According to the present invention, a computerized controller apparatus 210 controls the lifting motion between pry fingers 104 and 105. The lifting motion of the back curve mold portion 101 tends to bow the back curve mold portion 101 inwardly, which will initiate a bilateral separation of the back curve mold portion 101. This, in turn, initiates a standing wave in the material which travels downwardly along the convex surface of the back curve mold half. If the upward movement of the back curve mold half 101 does not exceed the downward propagation rate of the standing wave in the material, then the back curve mold portion 101 will generally be lifted cleanly with minimal chance of tearing the lens.

As the back curve mold portion 101 is lifted free of the lens 100 and the front mold part 102, it carries with it the excess HEMA ring (not shown) which, in some embodiments, may be preferentially retained on the back curve. Following separation of the mold parts 101-102, the upper and lower sets of pry fingers 104-105 are retracted laterally in opposite directions to allow each pallet 600 containing up to eight front curve lens mold parts 102 and a respective contact lens 100 therein, to continue along its respective transport 805 path.

According to the present invention, the velocity of the vertical movement of the upper pry fingers 104 from the lower pry fingers 105 is carefully controlled as the upper pry fingers 104 approach the upper mold part circumferential edge 108 and while it acts to separate the upper mold part 101 from the lower mold part 102 and the lens 100.

The present invention teaches a multiple speed control of the pry fingers to maximize efficiency of the ophthalmic lens manufacturing and reduce damage to lenses that results from mold part 101-102 separation.

Referring now to FIG. 3 a, in the prior art, pry movement/profile consisted of a singe-stage pry. FIG. 3A illustrates pry velocity (y-axis) vs. time (x-axis) profile (not to scale). In some embodiments, the lower pry finger 105 is fixed in place and the upper pry finger 104 moves up, as indicated by the direction of arrow 103, towards the back curve circumferential edge portion 108 at a speed of 1.0 mm/sec (range: 0.5-3.0 mm/sec) as illustrated at FIG. 3A, Index 4. In some preferred embodiments the upper pry finger 104 moves up at a speed of 1.0-1.2 mm/sec.

After the upper pry finger 104 makes contact with the back curve circumferential edge portion 108, the back curve mold part 101 will begin to flex. According to the present invention, separation of the back curve mold part 101 from the ophthalmic lens 100 can be accomplished via different velocities of separation of the pry fingers 104-105.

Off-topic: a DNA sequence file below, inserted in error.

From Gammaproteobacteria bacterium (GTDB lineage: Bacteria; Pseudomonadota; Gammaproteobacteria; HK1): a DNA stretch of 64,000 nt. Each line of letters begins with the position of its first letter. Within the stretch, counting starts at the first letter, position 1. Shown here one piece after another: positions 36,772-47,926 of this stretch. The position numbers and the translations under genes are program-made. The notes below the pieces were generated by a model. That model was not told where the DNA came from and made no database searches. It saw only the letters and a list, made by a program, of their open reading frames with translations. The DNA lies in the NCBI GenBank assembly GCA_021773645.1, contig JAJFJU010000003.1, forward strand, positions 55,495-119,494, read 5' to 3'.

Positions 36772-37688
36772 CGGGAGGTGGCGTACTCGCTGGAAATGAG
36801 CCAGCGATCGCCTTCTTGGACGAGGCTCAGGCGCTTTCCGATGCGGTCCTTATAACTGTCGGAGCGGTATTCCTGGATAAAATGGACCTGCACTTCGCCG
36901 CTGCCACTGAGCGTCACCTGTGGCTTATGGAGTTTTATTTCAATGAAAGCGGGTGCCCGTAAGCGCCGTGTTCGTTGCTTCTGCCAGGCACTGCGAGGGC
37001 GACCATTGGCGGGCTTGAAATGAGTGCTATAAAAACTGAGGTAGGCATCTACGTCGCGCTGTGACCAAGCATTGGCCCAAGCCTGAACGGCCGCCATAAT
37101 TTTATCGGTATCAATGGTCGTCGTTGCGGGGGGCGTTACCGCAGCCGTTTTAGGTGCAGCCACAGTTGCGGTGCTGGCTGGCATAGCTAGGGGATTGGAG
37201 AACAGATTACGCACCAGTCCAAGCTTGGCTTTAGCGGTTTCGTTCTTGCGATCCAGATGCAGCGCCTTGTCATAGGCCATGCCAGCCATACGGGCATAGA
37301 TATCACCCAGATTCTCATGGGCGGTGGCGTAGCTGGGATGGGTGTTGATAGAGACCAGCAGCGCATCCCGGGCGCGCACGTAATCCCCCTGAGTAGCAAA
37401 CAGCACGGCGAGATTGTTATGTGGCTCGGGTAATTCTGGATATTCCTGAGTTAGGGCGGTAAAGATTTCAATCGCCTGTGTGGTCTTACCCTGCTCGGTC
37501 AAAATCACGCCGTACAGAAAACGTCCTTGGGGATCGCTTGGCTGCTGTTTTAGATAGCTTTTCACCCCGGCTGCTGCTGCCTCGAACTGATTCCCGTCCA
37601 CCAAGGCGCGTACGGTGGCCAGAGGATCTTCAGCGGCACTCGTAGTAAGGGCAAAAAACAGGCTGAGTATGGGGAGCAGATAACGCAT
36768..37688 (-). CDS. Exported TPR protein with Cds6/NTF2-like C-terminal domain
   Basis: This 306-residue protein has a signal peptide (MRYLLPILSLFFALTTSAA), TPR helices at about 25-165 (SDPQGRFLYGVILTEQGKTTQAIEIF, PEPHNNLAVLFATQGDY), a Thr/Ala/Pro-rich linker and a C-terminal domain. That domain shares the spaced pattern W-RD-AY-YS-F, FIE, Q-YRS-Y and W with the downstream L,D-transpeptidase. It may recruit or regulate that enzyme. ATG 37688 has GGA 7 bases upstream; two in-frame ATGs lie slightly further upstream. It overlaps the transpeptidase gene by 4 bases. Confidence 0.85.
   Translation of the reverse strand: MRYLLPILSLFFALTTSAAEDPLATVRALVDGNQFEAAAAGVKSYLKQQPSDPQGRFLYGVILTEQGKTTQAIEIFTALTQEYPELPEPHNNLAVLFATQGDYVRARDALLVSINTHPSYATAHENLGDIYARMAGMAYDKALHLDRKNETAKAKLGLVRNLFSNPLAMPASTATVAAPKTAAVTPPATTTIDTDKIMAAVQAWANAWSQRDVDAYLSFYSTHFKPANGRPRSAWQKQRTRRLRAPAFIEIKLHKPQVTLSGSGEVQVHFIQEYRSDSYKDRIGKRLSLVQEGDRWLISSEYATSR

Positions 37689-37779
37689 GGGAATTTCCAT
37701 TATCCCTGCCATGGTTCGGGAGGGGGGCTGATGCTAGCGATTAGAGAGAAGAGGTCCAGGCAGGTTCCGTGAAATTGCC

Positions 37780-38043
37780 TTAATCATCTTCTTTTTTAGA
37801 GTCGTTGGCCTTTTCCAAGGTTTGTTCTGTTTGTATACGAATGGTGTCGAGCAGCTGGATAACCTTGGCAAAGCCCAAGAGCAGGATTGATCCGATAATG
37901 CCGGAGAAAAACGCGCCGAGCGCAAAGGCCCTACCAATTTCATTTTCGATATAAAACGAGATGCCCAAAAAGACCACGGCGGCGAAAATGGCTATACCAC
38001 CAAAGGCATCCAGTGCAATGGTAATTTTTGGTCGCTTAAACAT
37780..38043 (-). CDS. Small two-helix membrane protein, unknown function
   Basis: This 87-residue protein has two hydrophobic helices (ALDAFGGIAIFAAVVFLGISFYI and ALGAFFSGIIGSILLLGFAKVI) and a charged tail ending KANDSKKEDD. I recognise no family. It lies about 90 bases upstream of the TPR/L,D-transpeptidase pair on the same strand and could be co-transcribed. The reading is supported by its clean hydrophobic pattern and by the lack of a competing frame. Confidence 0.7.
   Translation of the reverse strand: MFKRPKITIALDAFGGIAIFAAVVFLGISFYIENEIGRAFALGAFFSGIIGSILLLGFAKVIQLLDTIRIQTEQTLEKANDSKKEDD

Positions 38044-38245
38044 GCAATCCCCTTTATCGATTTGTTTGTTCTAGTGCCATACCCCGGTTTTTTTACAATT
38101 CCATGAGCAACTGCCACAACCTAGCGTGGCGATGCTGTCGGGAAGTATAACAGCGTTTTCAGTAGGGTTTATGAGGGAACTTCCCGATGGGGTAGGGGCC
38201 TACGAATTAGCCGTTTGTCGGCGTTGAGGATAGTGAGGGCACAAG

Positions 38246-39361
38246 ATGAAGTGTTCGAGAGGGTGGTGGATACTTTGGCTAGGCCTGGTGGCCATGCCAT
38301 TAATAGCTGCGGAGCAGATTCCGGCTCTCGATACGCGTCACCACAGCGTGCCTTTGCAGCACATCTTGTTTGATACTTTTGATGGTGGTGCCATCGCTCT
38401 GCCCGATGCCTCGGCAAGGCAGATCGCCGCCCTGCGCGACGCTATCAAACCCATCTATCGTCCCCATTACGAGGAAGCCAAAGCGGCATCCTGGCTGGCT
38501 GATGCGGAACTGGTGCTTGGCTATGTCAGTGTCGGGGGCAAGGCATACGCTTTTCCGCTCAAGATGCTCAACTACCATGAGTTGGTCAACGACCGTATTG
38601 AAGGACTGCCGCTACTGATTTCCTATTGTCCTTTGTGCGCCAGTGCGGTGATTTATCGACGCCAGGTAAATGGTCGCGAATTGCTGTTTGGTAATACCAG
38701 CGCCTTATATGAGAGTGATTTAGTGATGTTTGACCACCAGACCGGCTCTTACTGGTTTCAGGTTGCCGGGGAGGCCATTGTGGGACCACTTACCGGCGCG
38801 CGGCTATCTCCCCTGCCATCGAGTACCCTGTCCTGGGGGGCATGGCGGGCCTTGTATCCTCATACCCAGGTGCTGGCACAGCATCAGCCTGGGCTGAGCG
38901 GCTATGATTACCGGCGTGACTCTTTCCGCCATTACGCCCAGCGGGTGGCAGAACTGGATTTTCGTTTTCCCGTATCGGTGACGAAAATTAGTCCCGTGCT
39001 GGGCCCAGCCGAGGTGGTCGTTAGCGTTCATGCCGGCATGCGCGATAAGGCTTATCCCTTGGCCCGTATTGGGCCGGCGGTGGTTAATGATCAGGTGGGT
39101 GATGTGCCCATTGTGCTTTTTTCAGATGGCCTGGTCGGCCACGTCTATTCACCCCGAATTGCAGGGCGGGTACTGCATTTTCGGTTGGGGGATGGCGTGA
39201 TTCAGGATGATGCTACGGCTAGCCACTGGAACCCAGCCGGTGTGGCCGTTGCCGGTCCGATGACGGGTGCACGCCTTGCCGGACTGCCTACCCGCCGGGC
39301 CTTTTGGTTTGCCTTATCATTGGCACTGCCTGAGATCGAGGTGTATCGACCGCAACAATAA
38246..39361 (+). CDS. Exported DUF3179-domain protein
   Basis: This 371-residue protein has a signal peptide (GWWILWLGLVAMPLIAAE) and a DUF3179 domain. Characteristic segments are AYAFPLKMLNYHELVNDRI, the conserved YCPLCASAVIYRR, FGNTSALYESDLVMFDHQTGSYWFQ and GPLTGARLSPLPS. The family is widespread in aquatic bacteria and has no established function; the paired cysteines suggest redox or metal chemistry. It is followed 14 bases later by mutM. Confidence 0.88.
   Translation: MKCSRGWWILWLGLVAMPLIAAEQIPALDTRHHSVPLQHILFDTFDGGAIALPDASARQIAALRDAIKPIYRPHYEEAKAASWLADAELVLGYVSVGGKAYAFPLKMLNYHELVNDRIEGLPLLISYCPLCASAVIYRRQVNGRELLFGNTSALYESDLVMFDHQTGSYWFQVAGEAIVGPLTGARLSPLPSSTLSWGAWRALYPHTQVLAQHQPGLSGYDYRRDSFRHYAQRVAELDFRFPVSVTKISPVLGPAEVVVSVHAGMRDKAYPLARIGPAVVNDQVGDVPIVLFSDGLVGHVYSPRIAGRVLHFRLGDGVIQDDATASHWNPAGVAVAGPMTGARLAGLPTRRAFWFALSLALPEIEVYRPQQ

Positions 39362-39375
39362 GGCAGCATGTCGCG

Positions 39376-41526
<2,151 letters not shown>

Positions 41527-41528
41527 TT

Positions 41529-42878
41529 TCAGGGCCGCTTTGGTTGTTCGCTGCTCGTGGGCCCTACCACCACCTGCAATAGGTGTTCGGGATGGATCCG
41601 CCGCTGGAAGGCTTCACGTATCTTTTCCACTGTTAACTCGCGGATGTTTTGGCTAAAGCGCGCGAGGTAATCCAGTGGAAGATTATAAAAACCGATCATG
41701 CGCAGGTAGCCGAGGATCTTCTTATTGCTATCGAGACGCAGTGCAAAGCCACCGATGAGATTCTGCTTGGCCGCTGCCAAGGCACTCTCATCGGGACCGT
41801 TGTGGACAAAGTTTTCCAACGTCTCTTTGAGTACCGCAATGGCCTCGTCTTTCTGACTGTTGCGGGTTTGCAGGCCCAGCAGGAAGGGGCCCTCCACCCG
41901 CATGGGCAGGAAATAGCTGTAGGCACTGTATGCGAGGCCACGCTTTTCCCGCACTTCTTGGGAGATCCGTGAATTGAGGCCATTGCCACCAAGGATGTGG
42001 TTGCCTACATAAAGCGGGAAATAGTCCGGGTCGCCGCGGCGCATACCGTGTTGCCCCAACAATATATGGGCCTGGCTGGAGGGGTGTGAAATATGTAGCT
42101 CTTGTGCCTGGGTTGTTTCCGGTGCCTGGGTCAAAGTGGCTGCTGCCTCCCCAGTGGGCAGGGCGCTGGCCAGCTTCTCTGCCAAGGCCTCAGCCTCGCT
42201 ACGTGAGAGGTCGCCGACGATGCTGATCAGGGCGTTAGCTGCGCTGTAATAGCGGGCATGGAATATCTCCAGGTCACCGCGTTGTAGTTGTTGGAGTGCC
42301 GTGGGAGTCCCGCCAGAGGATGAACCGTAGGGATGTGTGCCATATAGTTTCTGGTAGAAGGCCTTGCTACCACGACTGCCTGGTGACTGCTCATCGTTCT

Referring now to FIG. 3, separation according to the prior art is illustrated. Velocity (y-axis) of the pry finger 104-105 movement is plotted vs. time (x-axis) profile (not to scale). Once the upper pry finger 104 moves upward high enough (typically 2.7-3.0 mm), the back curve mold part 101 separates from the ophthalmic lens 100 at a relatively slow speed of Index 4 301. The next movement is the back curve takeaway illustrated at Index 5 302.

After the upper pry finger 104 has moved against the back curve circumferential edge portion 108 a sufficient distance (i.e. 2.5-2.8 mm after contact) the motion of the upper pry finger 104 transitions into the faster takeaway speed, such as, for example as illustrated by Index 5. In some embodiments, the separation of the back curve mold part 101 from the ophthalmic lens 100 occurs in one or more of: during Index 4 and during the acceleration of Index 5. Separation this is illustrated by the box 303 on FIG. 3.

Referring now to FIG. 4, separation according to the present invention is illustrated. FIG. 4 illustrates a velocity (y-axis) vs. time (x-axis) profile (not to scale). Velocity of the movement of the pry fingers 104-105 can be controlled by automated mechanisms, such as, for example, by one or more of: an electric servo robot and an air powered stepper motor controlled by an electronic controller, such as a computer. For example in some embodiments, an Emerson EN-2-4 controller can be used to control an Emerson NTM-212-TBNS-0000 stepper motor. The stepper motor can actuate a ball screw to create the desired movement in the pry fingers 104-105.

In some embodiments the lower pry finger 105 can be fixed in place and the upper pry finger 104 can move up (direction indicated by 103) towards the back curve circumferential edge portion at a speed of about 1.0 mm/sec (range: 0.5-3.0 mm/sec) to engage the back curve mold part, first stage upward travel can be, for example, about 2.5 mm (range 2.3-2.8 mm) which can be seen at Index 3 403. A second stage of upward travel can commence at a distance of about 2.5 mm and upward. In some preferred embodiments, the second will commence after the pry fingers have engaged the circumferential surfaces 104-105. During the second stage, the upper pry finger can accelerate to a relatively faster speed, such as for example a speed of about 10 mm/sec (range 5-50 mm/sec) for a distance of about, for example, 2.5 mm (range 1-5 mm) as seen on Index 4 402. The separation of the back curve mold part 101 from the ophthalmic lens 100 occurs while the upper pry finger 104 is moving at the relatively faster speed, 404 illustrates a point of total separation.